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Grand Rounds on Auditory Processing Disorder (.2 CEUs)

Recorded On: 08/29/2013

Grand Rounds on Auditory Processing Disorder

Duration: 2 hours

Presenter: Deborah Moncrieff, PhD; Teri James Bellis, PhD; Jay R. Lucker, PhD; and Larry Medwetsky, PhD

CEUs: .2 CEUs

Who Should Attend: Clinical and educational audiologists, as well as other professionals interested auditory processing disorders

Instructional Level: Intermediate
Program Focus: Knowledge and Skills

Learner Outcomes:
Upon completion, each participant in the eAudiology Web seminar will be able to:
1. List the importance of differential diagnosis in APD, as well as explain the various types of APD, with specific cases on amblyaudia, children with cognitive limitations, and test patterns differentiating between higher-order, pansensory disorder and APD.
2. Explain various diagnostic APD approaches, the Auditory Spoken-Language Processing (AS-LP) model, identifying functional auditory processing problems (fAPD), and other behavioral and electrophysiologic methods.
3. Explain how to interpret information gleaned from test results.
4. Explain how to use test results to guide referrals, treatment, and management for various types of APD.
5. Discuss methods for treatment of various types of APD.

This Grand Rounds style presentation on APD will cover a variety of cases, diagnostic test batteries, and treatment methods, including: 1) electrophysiologic measures for diagnosis and treatment efficacy, 2) identification of functional auditory processing problems, 3) a case on an adult male with cerebral vascular deficits and use of the spoken-language processing model, and 4) a case on the diagnosis and treatment of Amblyaudia, a common type of APD in school-aged children.

  Teri James Bellis, PhD - Author of When the Brain Can't Hear: Unraveling the Mystery of Auditory Processing Disorder (2002, Pocket Books), Dr. Bellis has been involved in the development, management, and implementation of audiologic and neurodiagnostic programs in clinical and educational settings for the past 29 years, including multimodality evoked potentials programs and central auditory processing service delivery programs. She received her doctorate in Audiology with specialty certification in Language and Cognition from Northwestern University. An internationally recognized expert in (C)APD, she has lectured and published widely on the subject of central auditory processing assessment and treatment. Dr. Bellis is Professor and Chair of the Department of Communication Sciences and Disorders at The University of South Dakota and is a Fellow of the American Speech-Language-Hearing Association. The second edition of her bestselling textbook: Assessment and Management of Central Auditory Processing Disorders in the Educational Setting: From Science to Practice is available from Plural Publishing.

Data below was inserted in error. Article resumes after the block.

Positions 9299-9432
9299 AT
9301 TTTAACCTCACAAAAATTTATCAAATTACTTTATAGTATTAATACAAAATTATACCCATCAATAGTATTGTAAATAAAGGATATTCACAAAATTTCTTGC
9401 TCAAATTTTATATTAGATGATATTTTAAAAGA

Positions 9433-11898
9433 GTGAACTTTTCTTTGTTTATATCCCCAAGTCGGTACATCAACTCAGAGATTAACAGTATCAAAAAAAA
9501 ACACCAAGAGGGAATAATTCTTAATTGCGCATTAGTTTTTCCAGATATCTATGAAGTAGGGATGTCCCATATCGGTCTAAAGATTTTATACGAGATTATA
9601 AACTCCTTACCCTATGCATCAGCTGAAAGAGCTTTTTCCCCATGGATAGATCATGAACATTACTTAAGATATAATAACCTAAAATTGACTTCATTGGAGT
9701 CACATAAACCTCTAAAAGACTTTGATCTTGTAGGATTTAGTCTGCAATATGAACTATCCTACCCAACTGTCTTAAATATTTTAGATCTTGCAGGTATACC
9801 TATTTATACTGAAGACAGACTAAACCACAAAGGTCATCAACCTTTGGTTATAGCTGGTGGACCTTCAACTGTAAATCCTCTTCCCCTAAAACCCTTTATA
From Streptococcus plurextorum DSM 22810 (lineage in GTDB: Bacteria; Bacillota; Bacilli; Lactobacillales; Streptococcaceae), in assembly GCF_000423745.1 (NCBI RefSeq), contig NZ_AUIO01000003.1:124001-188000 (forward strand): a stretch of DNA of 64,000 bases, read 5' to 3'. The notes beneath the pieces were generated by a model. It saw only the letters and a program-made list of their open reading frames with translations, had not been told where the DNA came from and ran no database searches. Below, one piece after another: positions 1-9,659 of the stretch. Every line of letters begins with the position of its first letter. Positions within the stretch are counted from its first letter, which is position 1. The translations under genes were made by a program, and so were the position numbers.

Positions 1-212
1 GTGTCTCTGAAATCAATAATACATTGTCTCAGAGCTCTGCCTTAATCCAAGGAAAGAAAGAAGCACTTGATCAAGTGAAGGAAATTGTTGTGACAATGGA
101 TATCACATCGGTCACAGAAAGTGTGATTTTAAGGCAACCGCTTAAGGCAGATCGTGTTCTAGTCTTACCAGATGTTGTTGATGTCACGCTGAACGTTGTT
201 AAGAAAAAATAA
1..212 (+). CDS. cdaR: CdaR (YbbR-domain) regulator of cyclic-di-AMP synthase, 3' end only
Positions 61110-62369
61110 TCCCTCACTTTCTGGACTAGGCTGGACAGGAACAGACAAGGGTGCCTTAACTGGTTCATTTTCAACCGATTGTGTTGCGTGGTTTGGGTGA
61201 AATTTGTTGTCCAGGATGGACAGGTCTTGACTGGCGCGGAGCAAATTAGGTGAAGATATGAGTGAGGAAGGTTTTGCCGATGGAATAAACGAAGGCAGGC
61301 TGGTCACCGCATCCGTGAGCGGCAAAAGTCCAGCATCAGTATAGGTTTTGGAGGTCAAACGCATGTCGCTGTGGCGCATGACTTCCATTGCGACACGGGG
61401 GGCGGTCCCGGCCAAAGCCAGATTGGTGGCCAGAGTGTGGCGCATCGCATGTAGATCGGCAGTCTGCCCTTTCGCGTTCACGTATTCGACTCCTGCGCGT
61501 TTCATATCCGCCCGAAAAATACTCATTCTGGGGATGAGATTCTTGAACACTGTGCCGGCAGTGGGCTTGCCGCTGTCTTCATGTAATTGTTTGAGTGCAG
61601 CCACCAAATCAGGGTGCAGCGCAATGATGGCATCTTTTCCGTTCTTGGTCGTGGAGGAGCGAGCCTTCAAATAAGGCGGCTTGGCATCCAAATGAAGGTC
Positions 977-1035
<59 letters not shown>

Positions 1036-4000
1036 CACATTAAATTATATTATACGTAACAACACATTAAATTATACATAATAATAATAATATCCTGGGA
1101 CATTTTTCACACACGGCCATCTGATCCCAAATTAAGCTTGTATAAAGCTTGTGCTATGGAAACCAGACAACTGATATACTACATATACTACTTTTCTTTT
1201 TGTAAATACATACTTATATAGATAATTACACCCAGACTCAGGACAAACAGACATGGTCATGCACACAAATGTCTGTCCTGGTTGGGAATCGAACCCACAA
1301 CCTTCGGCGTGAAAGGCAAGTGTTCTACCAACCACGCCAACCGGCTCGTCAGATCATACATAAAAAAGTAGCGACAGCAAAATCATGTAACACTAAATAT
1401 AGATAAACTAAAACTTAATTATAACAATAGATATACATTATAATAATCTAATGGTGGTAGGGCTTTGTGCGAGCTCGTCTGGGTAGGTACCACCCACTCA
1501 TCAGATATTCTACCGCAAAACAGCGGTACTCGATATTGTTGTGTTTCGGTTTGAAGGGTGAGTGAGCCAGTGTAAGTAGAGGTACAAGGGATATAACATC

Jay R. Lucker, PhD is an Associate Professor in the Department of Communication Sciences and Disorders at Howard University, Washington, DC.  He also has a private practice specializing in APD and language processing disorders in the greater Washington, DC metropolitan area.  Dr. Lucker has made numerous presentations (internationally) and published many articles regarding auditory processing and APD in children.  His recent research has focused on APD in special populations including children with cognitive impariments/limitations.

  Larry Medwetsky, PhD graduated with a MSc in Audiology from McGill University and a PhD in Speech and Hearing Sciences in 1994 from the Graduate Center, City University of New York.  He has served as an educational audiologist, VP of clinical Services in a large speech and hearing clinic, and is presently an associate professor at Gallaudet University in the Department of Hearing, Speech and Language Sciences.  Dr. Medwetsky has published and presented on many different topics with a special focus on the underlying speech processes and deficits in both individuals with normal hearing and hearing loss. 

  Deborah Moncrieff, PhD joined the CSD department at Pitt in 2007.  Her research focuses on auditory disorders across the lifespan, with particular emphasis on the negative impact of auditory disorders on communication, language, learning, and reading.  She has developed new tests for clinical assessment of APD and has called for an alternative approach in diagnosis to differentiate specific types of processing difficulties.  She has coined the term "amblyaudia" to characterize a binaural integration type of APD and has developed a therapeutic approach for remediating children with amblyaudia.  She uses electrophysiologic and functional magnetic resonance imaging methods to characterize levels of brain activation during binaural integration tasks in children with amblyaudia.  At Pitt, she teaches courses on adult aural rehabilitation, educational audiology, the aging auditory system, and the neuroscience of communication.  


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